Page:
Click here to go to The New York Times/JobTrak Virtual Job Fair
May 13, 1998

Racial Bias Seen in U.S. Housing Loan Program


CHICAGO -- While the federal Department of Housing and Urban Development is responsible for fighting racial discrimination in housing, it is also contributing to discrimination through its major mortgage program, according to an in-depth study of the Chicago area.

The study's authors contend that the department's Federal Housing Administration loan program, combined with the racial "steering" of home buyers by real estate agents and lenders, adds to blight in minority neighborhoods. The study is being released Wednesday.

Because FHA loans are especially profitable for lenders, and those lenders and real estate agents direct a disproportionate number of minorities into the FHA program, minority neighborhoods are pockmarked with the foreclosed homes of buyers who should never have been approved for the mortgage, the study concluded.

"Were any private mortgage lending or mortgage insurance institutions engaged in activities with such clearly differential impacts for white and minority communities, HUD and the Department of Justice would surely file suit for discrimination under the Fair Housing Act," said Calvin Bradford, a fair-housing researcher who wrote the study for the Chicago Fair Housing Alliance. The study was financed by the MacArthur Foundation.

HUD, which enforces fair housing laws, said the study's portrayal of FHA was "rather extreme," but agreed that elements of the FHA "require additional improvement and reform."

The FHA program was created during the Great Depression to assist homebuyers who could not qualify. While FHA loans allow buyers with less money for a down-payment to buy a home, the interest rates are usually higher than those for conventional loans. Nationally, African-American and Hispanic homebuyers received FHA loans more than twice as often as white homebuyers, which might be expected because minority home buyers have, on average, lower incomes and worse credit ratings.

But the researchers found a surprising pattern: As they looked at middle-income and upper-income minority neighborhoods, the percentage of FHA loans did not decline, as it did for whites, but increased. Even high-income minority neighborhoods had higher rates of FHA lending than low-income white neighborhoods.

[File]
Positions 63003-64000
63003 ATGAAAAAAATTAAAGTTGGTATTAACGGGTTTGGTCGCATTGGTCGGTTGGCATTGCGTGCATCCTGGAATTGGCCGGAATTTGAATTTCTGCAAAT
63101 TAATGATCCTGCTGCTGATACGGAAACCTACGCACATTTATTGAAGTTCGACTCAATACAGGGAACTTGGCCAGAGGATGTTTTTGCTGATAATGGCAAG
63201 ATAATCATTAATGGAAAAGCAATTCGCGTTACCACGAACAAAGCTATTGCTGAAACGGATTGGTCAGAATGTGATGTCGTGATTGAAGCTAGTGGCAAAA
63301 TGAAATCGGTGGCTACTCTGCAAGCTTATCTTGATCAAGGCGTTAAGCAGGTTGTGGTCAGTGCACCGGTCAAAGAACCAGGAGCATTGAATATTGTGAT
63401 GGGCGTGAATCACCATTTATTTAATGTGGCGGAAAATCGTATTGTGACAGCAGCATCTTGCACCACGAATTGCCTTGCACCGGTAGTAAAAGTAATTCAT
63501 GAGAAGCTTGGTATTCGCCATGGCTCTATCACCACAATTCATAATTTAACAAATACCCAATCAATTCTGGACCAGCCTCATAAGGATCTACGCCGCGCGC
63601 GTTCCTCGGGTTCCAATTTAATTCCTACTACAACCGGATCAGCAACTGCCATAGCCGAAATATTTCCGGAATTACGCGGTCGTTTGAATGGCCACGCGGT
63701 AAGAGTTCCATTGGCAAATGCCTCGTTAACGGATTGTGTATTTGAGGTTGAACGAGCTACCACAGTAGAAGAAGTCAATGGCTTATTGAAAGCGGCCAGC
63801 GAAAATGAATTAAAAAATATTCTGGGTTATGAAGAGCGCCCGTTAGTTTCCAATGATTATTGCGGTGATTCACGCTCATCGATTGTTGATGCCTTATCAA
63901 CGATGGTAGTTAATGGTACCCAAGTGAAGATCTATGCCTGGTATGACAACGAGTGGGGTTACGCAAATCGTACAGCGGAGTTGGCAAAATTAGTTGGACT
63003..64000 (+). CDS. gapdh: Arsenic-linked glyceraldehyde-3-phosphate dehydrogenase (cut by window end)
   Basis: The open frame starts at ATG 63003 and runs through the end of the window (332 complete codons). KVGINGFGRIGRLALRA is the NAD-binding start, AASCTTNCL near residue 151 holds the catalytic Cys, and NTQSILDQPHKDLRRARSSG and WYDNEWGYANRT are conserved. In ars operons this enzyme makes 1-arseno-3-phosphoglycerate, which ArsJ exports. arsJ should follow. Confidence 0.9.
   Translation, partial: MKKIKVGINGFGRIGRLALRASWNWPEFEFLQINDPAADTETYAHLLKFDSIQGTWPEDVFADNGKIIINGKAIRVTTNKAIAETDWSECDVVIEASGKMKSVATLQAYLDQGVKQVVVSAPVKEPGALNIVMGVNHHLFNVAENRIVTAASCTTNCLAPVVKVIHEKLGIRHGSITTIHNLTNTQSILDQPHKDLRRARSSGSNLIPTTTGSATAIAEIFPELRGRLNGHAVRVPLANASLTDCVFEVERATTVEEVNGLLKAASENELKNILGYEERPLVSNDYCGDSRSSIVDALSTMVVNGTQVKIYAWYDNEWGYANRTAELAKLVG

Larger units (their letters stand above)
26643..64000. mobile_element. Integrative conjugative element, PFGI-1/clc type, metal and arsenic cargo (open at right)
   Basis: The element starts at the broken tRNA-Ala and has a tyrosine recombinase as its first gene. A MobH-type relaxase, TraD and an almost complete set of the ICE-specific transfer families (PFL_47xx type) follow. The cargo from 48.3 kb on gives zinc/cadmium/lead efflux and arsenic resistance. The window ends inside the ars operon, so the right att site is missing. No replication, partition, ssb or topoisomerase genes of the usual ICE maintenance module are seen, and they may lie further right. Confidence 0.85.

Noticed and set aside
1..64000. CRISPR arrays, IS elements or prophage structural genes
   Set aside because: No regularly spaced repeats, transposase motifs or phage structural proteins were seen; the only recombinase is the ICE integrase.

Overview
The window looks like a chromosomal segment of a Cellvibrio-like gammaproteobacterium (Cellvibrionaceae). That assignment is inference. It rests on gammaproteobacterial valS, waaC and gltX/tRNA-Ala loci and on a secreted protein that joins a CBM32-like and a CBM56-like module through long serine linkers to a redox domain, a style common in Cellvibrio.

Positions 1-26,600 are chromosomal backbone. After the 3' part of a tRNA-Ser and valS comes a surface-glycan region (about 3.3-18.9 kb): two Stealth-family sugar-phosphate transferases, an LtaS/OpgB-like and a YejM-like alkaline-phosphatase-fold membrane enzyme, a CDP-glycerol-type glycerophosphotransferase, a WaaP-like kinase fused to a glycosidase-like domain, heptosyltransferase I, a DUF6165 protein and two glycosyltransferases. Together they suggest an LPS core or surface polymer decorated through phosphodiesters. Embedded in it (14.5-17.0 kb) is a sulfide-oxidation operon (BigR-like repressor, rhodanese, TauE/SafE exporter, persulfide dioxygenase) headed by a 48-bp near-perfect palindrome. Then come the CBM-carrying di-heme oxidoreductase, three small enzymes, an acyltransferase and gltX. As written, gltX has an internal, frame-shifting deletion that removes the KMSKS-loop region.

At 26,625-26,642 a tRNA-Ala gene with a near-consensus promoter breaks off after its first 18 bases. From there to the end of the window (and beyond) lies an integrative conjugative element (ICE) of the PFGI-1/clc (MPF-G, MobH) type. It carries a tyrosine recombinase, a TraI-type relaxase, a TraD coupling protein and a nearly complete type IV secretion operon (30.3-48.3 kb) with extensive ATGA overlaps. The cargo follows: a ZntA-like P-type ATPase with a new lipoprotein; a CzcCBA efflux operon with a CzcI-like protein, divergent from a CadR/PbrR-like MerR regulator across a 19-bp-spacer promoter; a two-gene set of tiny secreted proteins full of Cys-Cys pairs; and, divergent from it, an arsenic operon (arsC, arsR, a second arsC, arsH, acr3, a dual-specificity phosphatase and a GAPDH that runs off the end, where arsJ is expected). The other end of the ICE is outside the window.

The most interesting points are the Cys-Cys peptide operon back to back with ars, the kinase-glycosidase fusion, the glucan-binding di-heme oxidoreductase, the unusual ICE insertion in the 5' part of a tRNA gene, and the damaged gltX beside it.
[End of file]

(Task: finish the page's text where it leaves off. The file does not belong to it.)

Steering by real estate agents explains part of this pattern. In tests of more than 50 real estate firms, agents steered minority buyers to minority neighborhoods, when the buyers had expressed no preference. Many agents also steered minority buyers to lenders that specialized in FHA loans.

This occurred although, in every case, the minority "testers" had incomes and were more credit-worthy than the white testers.

The study found that Housing Department policies discouraged lenders from caring whether they were making sound loans. The fees that FHA pays to lenders are twice as high as those for conventional loans. And by guaranteeing full repayment of mortgages, FHA reduces a lender's incentive to make sound loans, the fair housing group contends.

"You have people being steered to FHA who don't need it," Bradford said, "and at the low end of that market, people are being given FHA loans who don't qualify, who shouldn't really have gotten any loan. We all want more minorities to receive loans. But HUD has never faced the side effects of its programs."

HUD spokeswoman Karen Hinton said Housing Secretary Andrew Cuomo has toughened enforcement since he took office in January 1997.

Ms. Hinton also said that the high fees for lenders and the loan guarantees are necessary to induce lenders to make the loans. But she denied that they induced lenders to overuse FHA.

She agreed with one contention of the Chicago group: that the department could do more to push conventional lenders to lend to minorities.

In general, Ms. Hinton agreed that steering is a problem.

"But it's not a problem with FHA's policy," she said. "That's lenders breaking the law. They see a minority person walk in the door and say, 'I'm not going to make a conventional loan to them.' We're doing everything possible to send a message to the lending committee that they're not going to get away with it."

Other Places of Interest on The Web
  • Department of Housing and Urban Development.
  • Department of Housing and Urban Development, Housing Discrimination.

  • Click here to go to The New York Times/JobTrak Virtual Job Fair
    Home | Sections | Contents | Search | Forums | Help

    Copyright 1998 The New York Times Company